We are happy to announce the next talk in the Phonology Colloquium, which will take place on Wednesday, January 30, 4 – 6 pm in IG 4.301.
You are all cordially invited.
On the interaction of tone and intonation in some Eastern Bantu Languages
Nancy C. Kula, University of Essex
This talk looks at the implementation and effects of boundary intonational tones in different contexts in four Eastern Bantu languages: Bemba, Shingazidja, Chichewa, and Tumbuka. The goal is to look at the contrast in intonational tone implementation in local and global contexts. Global intonational effects target whole constituents and are good diagnostics for identifying larger prosodic constituents like maximal intonation phrases. Local intonational effects target smaller constituents – minimal and intermediate intonation phrases – embedded within maximal intonation phrases. A key focus will be to establish whether we can identify any emerging areal (Eastern Bantu) features in intonation patterns and specifically whether the punctual versus non-punctual implementation of boundary tones correlate to specific discourse information contrasting discourse salient information, on the one hand, and non-/less discourse salient information, on the other.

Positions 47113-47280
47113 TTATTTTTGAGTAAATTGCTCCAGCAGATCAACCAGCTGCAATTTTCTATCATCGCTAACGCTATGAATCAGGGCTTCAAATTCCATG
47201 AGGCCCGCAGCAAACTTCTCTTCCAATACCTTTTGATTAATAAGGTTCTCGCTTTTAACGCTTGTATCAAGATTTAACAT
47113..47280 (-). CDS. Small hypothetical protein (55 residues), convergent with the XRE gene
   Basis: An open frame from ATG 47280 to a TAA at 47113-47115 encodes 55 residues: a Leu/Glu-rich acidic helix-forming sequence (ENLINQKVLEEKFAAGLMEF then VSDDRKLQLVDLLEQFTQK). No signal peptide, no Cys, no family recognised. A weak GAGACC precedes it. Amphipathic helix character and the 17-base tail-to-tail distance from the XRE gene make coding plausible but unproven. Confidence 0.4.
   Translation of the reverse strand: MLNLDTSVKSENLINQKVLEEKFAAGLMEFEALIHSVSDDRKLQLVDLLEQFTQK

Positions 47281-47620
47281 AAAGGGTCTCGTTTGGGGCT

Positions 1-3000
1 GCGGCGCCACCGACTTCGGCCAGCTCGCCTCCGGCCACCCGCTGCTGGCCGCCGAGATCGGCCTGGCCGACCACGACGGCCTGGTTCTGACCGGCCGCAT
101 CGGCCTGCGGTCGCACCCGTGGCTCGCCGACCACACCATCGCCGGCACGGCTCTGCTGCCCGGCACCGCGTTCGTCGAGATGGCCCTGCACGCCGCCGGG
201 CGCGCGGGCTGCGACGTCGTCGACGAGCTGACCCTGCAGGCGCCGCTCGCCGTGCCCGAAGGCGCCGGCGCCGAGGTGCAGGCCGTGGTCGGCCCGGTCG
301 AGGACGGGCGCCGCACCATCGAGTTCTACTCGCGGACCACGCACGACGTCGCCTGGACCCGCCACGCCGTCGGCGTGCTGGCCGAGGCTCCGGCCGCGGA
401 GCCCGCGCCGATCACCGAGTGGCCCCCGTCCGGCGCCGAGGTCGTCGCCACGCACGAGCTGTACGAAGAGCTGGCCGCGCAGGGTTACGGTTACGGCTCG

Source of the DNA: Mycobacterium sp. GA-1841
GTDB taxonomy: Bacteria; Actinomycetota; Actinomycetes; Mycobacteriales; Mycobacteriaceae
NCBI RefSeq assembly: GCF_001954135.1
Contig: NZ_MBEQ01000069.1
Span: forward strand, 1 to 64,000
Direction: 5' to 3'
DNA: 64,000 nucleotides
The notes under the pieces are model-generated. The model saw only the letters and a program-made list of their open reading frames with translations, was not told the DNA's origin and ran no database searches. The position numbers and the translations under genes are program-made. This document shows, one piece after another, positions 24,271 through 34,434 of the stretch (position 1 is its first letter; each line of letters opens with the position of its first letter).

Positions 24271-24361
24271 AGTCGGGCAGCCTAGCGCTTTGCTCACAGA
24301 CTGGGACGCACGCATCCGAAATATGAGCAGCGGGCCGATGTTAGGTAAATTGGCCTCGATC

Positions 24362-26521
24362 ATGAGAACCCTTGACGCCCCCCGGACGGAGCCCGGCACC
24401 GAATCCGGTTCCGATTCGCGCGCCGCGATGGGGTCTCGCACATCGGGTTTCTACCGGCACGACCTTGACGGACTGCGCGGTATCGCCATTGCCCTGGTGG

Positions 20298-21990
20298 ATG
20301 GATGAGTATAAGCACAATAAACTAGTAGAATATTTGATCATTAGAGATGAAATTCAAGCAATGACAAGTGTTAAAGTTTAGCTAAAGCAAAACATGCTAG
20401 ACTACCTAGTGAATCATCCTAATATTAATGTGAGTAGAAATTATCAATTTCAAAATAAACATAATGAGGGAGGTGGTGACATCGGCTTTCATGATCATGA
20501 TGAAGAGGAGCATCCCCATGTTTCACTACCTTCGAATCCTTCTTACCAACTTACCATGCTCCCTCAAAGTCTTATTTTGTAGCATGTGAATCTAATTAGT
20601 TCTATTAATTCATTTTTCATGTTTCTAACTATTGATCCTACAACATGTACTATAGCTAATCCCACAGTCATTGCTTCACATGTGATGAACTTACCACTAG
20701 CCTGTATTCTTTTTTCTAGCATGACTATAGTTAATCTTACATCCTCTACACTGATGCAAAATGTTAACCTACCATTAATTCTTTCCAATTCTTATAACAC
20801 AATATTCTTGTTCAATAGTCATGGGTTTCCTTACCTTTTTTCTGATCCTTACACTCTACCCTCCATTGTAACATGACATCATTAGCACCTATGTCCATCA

We will investigate this by considering constituents of varying sizes including subjects, topics and dislocated constituents in different sentence types to show that there is a disparity between whether a boundary intonational tone targets a single syllable or a number of syllables. An important question that comes into play in these cases is the interaction of lexical tones and intonational tones and whether lexical tone in some way influences the implementation of boundary tones. It will be argued that the level of the intonational phrase as intermediate i-phrase or maximal i-phrase plays a crucial role in the implementation and that the phrasing itself correlates to different discourse contexts. The patterns between the four languages do not offer a uniform
picture but begin to point us in the direction of possible parameters of intonational pattern variation in Eastern Bantu